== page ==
A new star, and so new ambitions

With Poland delighting in the success of Robert Kubica, there are plans for a Formula 1 standard race track in the country. The city of Gdansk, on the Baltic coast, is talking about making a huge investment to build a modern F1 facility and the local authorities have even picked a site near the town of Straszyn, six miles to the south of Gdansk. The 450-acre site is currently wasteland. and Gdansk's mayor Pawel Adamowicz is proposing an invetsment of around $200m in construction.

Gdansk is Poland's sixth biggest city and its principal seaport. The metropolitan area has a population of a million people and it is the regional capital of Pommerania, which boasts a population of two million. The city has the Gdansk Lech Walesa International Airport and there are long-term plans for new motorways to extend from Berlin in the west (to join up with the European motorway network) and to Minsk in Belarussia in the east. There are also plans for motorways south-east to Warsaw and due south to Lodz and Krakow. Straszyn is close to the Warsaw road.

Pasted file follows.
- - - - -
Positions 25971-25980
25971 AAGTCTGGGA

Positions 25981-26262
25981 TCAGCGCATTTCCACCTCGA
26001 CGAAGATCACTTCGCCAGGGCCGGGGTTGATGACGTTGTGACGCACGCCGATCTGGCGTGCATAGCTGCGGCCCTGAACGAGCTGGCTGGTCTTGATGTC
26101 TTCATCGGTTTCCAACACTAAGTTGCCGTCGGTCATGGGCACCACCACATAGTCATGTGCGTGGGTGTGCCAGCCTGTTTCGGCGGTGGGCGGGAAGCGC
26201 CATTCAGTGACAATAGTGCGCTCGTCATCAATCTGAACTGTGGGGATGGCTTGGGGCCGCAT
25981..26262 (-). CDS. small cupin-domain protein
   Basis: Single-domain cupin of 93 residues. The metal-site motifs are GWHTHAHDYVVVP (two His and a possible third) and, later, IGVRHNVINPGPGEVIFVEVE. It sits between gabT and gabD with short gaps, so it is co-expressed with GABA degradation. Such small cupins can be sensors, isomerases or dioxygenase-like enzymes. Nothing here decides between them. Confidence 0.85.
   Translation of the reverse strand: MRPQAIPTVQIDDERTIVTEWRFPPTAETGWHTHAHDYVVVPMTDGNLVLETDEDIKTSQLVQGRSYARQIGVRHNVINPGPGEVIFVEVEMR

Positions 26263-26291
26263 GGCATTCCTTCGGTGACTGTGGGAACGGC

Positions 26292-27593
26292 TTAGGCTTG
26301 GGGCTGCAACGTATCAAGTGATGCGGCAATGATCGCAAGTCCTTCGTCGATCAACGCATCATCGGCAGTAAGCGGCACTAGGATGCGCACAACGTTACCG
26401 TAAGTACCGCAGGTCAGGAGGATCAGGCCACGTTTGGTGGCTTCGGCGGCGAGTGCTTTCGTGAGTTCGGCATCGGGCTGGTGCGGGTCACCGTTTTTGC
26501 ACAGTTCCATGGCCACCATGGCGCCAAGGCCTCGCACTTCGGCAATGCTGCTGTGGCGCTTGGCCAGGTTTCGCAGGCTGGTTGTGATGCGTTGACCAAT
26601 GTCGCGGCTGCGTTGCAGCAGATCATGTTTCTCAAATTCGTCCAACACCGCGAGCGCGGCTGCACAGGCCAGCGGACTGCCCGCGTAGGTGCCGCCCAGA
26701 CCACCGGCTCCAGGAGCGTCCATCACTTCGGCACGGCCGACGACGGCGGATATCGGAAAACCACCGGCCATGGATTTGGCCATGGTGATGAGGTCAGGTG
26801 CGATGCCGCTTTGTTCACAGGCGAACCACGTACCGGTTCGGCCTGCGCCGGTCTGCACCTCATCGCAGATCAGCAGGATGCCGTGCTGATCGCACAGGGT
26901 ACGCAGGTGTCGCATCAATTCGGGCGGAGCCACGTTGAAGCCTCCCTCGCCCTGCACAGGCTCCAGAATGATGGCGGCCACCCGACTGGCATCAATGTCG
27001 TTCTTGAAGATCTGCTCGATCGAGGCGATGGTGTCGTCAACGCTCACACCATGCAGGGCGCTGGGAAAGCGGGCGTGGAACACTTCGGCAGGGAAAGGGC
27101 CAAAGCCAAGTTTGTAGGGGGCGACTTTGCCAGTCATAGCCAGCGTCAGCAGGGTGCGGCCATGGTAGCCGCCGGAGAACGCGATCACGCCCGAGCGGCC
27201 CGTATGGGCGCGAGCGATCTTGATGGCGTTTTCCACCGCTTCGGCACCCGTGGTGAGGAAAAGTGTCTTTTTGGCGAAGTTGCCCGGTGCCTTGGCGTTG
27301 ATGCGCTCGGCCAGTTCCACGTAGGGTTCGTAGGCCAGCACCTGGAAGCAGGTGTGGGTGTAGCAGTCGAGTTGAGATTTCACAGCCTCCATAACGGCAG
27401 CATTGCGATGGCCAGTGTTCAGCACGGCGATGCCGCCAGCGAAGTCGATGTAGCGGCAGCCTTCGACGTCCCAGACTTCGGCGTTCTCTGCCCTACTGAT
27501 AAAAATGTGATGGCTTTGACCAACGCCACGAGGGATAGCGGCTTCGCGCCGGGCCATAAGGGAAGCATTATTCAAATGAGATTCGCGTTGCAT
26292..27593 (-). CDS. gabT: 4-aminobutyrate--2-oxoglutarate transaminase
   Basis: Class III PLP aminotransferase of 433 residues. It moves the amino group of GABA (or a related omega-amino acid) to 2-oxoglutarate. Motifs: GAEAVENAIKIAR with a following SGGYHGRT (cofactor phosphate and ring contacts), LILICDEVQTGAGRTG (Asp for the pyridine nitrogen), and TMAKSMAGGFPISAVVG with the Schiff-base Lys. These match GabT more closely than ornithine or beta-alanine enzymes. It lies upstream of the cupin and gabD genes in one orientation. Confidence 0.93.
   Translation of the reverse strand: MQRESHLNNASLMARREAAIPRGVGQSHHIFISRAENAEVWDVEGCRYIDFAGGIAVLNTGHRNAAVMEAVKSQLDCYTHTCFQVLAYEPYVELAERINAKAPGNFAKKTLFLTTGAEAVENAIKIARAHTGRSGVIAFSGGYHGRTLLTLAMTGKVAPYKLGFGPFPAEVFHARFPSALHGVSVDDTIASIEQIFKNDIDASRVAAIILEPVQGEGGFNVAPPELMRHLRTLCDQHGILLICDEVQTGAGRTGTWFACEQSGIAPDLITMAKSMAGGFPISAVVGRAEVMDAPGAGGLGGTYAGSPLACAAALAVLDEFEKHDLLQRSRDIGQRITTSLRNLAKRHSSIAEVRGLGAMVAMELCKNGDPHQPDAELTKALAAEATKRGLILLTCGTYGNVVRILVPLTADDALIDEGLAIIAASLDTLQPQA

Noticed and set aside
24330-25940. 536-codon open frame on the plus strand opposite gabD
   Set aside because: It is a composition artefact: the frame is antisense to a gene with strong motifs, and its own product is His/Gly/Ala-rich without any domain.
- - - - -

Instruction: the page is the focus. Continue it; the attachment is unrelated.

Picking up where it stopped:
Gdansk, formerly known as Danzig, is a relatively international city because of its port and its history. From 1466 to 1793 it belonged to the state of Poland but was then taken over by Prussia. There was a brief period as a free city before Prussia again took it over and in 1871 it became part of Germany. After World War I it was a free city again under the control of the League of Nations because of its large German population. Access to Danzig was one of the justifications for Germany's invasion of Poland in 1939. After Germany's defeat in 1945 Danzig became part of Poland.

In recent years it has become famous as the home of the Solidarity Movement which played a key role in opening up the old Eastern Bloc.

Poland has been a member of the European Union since May 2004, and is committed to give up the zloty and replace it with the Euro. There is currently no deadline for that although it will not be before 2010.

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